windows [and] . . . condition[s] of inmates[,] and [shall be] documented in the unit
logbook. . . .
Correctional Officers shall patrol all areas of the cell block at least every thirty (30)
minutes on an irregular basis to provide security, to discourage contraband
trafficking and [to] maintain appropriate surveillance. Patrols shall be recorded in
the unit logbook indicating the area checked and the officer conducting the check.
Dkt. 77-11 at 55, 58 (Ex. 35). At deposition, both Gladden and Ogu confirmed that regular
security checks were part of their duties on the evening in question. Dkt. 77-4 at 7 (Gladden
Dep. 7); Dkt. 77-6 at 5 (Ogu Dep. 56). In their words, a “security check” means “you walk
around and do a visual inspection. You check inmates.” Dkt. 77-4 at 53 (Gladden Dep. 53);
accord Dkt. 77-6 at 6 (Ogu Dep. 57) (“You go from cell to cell and you listen, watch, and
smell. . . . [You] look at the inmate to make sure he’s still there.”). Gladden also confirmed that,
“if an officer just walked down the hallway walking past the cells without looking in, that would
not be a correct security check.” Id. He agreed that “security checks are important” to “help
prevent a rape from happening in the cell.” Id. at 54.
Doe’s expert opines that, based on the security footage of Johnson’s double-celling with
Doe, “no officer actually visually checked on [their cell]” in a manner that would satisfy D.C.
Jail policies and established industry standards. Dkt. 76-1 at 82 (Ex. 15) (Eiser Prelim. Expert
Report ¶ 11). Indeed, just one time does the footage show an officer looking into cell 24 while
both Doe and Johnson were housed there. See Ex. C (Video at 04:08:05–04:08:11).
2. Inmate Transfer Protocol
The North One Post Order also specifies a protocol for transferring inmates between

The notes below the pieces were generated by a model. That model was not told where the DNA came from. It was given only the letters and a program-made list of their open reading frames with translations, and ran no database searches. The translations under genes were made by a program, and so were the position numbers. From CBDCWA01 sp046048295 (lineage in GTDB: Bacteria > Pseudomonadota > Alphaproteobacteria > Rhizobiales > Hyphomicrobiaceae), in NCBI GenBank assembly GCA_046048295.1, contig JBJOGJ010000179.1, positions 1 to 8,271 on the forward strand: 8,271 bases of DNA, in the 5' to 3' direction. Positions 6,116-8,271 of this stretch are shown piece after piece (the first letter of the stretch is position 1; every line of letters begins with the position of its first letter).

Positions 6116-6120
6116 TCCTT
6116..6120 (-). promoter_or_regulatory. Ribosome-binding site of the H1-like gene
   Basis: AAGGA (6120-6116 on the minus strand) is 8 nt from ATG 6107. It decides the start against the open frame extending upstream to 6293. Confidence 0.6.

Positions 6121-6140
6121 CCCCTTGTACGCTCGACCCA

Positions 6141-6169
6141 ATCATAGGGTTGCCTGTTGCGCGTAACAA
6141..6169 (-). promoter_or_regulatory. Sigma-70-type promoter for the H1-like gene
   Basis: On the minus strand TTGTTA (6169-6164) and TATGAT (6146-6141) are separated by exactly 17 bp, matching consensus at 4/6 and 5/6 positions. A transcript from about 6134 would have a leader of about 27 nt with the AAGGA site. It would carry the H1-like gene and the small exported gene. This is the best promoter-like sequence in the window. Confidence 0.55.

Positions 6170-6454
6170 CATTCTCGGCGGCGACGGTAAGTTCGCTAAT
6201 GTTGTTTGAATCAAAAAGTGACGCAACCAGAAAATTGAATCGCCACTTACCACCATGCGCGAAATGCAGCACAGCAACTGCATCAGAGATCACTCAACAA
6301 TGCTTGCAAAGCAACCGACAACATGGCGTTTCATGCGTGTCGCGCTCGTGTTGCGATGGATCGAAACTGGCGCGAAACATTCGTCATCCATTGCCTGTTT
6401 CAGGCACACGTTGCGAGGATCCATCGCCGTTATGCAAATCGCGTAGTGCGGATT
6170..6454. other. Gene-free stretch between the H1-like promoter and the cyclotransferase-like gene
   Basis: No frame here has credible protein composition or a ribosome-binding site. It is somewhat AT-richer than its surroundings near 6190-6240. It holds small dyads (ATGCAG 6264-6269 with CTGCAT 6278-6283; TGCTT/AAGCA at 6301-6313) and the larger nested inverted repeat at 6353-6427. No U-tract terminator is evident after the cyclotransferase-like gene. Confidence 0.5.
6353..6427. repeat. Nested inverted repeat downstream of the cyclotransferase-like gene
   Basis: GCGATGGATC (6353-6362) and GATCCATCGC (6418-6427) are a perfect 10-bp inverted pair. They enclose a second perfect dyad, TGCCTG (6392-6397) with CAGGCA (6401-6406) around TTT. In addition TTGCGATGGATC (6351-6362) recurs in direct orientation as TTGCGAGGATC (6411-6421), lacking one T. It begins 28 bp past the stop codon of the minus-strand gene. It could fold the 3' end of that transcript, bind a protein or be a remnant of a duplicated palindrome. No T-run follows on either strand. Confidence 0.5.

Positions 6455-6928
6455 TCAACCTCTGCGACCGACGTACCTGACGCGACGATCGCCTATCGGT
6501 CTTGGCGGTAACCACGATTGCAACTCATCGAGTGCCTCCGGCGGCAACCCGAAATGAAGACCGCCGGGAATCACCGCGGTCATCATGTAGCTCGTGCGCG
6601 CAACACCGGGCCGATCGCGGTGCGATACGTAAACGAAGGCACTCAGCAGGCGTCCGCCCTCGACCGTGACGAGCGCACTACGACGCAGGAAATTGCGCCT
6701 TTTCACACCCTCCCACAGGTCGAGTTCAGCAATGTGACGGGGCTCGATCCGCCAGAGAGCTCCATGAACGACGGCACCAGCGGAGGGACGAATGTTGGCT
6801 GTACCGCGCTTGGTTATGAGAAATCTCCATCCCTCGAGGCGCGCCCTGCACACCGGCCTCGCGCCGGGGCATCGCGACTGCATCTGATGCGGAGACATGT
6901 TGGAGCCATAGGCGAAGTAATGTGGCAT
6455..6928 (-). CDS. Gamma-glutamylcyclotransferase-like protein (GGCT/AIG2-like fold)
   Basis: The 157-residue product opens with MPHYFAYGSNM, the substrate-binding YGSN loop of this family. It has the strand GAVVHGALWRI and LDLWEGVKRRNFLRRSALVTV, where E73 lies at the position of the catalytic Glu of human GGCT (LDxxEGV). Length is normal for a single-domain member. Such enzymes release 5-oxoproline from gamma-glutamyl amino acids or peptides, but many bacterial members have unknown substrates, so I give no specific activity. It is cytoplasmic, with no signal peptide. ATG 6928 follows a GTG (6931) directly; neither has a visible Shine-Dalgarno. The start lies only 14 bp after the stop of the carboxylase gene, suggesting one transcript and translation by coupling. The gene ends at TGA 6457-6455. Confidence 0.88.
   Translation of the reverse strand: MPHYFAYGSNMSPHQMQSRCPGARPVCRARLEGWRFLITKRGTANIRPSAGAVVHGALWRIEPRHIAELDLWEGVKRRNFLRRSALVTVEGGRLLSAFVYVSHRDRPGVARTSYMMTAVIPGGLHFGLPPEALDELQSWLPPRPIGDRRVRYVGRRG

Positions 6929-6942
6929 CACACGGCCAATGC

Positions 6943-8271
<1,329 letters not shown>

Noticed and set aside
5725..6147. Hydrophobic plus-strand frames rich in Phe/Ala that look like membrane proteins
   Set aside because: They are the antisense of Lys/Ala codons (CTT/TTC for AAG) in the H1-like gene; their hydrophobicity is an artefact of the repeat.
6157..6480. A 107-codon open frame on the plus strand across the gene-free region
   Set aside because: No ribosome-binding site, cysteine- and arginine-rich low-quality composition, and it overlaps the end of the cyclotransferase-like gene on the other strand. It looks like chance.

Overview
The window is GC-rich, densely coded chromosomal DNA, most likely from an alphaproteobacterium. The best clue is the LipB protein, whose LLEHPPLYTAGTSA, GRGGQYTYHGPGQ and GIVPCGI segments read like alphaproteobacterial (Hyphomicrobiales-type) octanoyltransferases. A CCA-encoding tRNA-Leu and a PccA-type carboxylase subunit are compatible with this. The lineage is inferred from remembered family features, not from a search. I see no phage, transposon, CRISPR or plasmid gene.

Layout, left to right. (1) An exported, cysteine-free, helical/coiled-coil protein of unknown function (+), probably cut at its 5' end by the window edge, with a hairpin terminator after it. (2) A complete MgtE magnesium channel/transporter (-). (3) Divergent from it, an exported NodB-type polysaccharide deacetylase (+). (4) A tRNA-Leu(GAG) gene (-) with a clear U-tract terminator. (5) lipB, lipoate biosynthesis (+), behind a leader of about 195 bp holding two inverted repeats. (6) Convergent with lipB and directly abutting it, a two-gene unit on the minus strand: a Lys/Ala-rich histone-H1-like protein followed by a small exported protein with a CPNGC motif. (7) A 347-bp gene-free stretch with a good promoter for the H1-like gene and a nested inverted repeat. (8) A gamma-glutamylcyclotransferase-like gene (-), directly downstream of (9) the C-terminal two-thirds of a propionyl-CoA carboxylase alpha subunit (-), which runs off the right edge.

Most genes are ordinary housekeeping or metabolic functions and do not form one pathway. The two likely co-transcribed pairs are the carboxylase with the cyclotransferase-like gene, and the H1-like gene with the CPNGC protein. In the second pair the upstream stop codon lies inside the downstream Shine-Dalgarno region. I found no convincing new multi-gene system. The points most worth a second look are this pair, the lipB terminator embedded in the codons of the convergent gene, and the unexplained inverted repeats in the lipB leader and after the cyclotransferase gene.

cells. It provides:
In all cases of inmate housing reassignment or change, it is the responsibility of the
Compliance Officer to coordinate movement with the officer in charge of the
housing unit who shall document it by log book entry indicating name, DCDC
number and Housing Unit to which reassigned.
No inmate shall be moved without prior authorization of the Zone Supervisor
and the Compliance Officer. All reassignments shall be telephonically
communicated to the Compliance Officer by the Zone Supervisor.
Dkt. 77-11 at 57. The boldface and underlining appear in the original Order. See id. It is the
compliance officer’s job to “monitor cell assignments.” Dkt. 77-8 at 3 (Shannon Dep. 28). As
such, that officer has access to more detailed information about inmates’ histories, whereas
normal officers are “given very restrictive information” in order to protect inmate privacy. Id.
Gladden acknowledged at his deposition that he did not have access to sufficient
information to make safe and proper housing assignments in every situation. He agreed, for
example, that “if there [are] two inmates, one [of whom] pose[s] a threat to other inmates and
one who was vulnerable, those two inmates should not go into a cell together.” Dkt. 77-4 at 18
(Gladden Dep. 18). But Gladden apparently could not tell from JACCS whether an inmate had a
history of violence toward other inmates. Id. at 41–42. Nonetheless, it is undisputed that
Gladden did not attempt to contact the compliance officer before moving Johnson on either
occasion on the night of July 17. Dkt. 86-1 at 22. In fact, Gladden testified that he did not
believe he was required to contact the compliance officer at all. Dkt. 77-4 at 33 (Gladden Dep.
Gladden has worked at DOC for more than twenty-seven years. Dkt. 77-4 at 7 (Gladden
Dep. 7). As a matter of course, he can access JACCS, the North One unit logbook, and the
bulletin board in “the Bubble.” Id. at 11–12, 26–29 (Gladden Dep. 11–12, 26–29). He knows
that “house alone” status means that “[i]nmates should be housed alone,” id. at 26 (Gladden Dep.
26), and that the “KS” designation on Doe’s JACCS file meant that she was on protective
custody status and should have been “ke[pt] separated,” id. at 40. He also knows that “an inmate
might be in protective custody in [North One] because another inmate poses a threat to [her].”
Id. at 18. He knows that if one inmate had previously raped another, the rapist “shouldn’t have a